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Beginning the implementation of the Affirmatively Furthering Fair Housing rule

In July 2015, HUD published the final rule to affirmatively further fair housing. This rule clarifies the fair housing responsibilities of jurisdictions receiving HUD funds. Jurisdictions will now adopt Assessments of Fair Housing (AFH), using an Assessment Tool and relevant data provided by HUD, instead of the previous Analysis of Impediments (AI). While the implementation is being phased in over the coming years under the standard schedule for completing these analyses, local and state governments are already beginning to think about how to complete their AFHs. With that in mind, on March 31, the National Housing Conference, Enterprise Community Partners and the Metropolitan Washington Council of Governments sponsored an event, “Partners on Preparing for the Assessment of Fair Housing: Exploring Local Data Needs.” The goal of the event was to provide tools and more clarity on drafting an AFH. It included presentations by Katherine O’Regan, HUD assistant secretary of policy, development & research and Dan Pontius, Baltimore Metropolitan Council, as well as an overview of the assessment tool by HUD staff, a discussion of various national sources and presentations on how to approach data from local perspectives in D.C., Maryland and Virginia.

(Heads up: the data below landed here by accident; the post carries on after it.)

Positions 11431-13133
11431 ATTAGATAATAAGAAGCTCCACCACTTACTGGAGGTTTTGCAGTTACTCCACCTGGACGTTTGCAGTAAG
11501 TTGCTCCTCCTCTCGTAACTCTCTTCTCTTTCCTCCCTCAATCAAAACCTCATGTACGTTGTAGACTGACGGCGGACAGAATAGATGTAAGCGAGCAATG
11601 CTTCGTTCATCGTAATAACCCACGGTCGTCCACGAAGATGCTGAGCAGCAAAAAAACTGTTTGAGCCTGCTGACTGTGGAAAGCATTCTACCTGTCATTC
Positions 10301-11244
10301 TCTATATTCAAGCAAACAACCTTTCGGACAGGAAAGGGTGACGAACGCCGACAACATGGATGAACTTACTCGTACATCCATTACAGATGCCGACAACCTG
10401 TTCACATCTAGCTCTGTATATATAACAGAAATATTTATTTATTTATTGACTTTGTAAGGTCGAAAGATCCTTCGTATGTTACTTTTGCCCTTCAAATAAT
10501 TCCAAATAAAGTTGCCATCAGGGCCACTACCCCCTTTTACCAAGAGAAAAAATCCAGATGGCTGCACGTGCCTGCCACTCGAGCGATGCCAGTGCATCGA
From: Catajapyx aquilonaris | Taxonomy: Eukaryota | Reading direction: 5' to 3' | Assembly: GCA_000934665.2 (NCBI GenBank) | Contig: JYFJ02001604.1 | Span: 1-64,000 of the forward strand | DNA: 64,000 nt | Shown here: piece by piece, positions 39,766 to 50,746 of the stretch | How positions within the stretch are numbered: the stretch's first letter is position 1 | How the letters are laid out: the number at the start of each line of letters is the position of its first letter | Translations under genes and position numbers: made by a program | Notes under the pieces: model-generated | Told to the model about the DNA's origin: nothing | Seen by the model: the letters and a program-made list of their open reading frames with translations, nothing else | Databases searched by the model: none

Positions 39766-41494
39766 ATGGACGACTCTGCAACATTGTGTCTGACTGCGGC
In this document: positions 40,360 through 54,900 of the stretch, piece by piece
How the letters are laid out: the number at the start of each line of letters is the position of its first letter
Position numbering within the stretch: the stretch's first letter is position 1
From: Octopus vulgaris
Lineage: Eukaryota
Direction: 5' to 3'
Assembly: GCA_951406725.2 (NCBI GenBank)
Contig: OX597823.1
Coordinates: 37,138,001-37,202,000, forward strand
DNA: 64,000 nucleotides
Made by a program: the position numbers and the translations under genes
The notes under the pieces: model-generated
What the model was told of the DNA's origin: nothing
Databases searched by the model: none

The event provided some helpful reminders and new information for me when thinking about completing an AFH:

  • The new rule and accompanying AFH is both a process and a promise. The goal, as Dr. O’Regan stated it, is for communities to go through a process that leads to a plan and actions that change the level of segregation in this country.
  •  Doing an AFH is not a new requirement because communities have been required to do fair housing planning all along. The information to be included is very similar to the inputs for an Analysis of Impediments but now the required inputs are clearer, and the AFH is clearly tied to a planning process, where the AI was not.
  • HUD asks jurisdictions to include local data but data that is available at little or no cost and is relevant. Jurisdictions do not need to provide an exhaustive list of local data.
  • AFHs need to address the data that HUD provides but jurisdictions can use more complex or nuanced local data in their analysis instead of HUD data.
  • AFHs will include public housing authorities in local planning in a new way.
  • HUD is continually working on the Assessment Tool to address bugs and add functionality where needed.
  • HUD has made a number of helpful resources available, including a guidebook with examples to help jurisdictions as they start working on their AFHs.

We are only at the beginning of this process and have a lot to learn and work out, but AFHs can offer communities a significant opportunity to think through their approaches to affordable housing in new ways.

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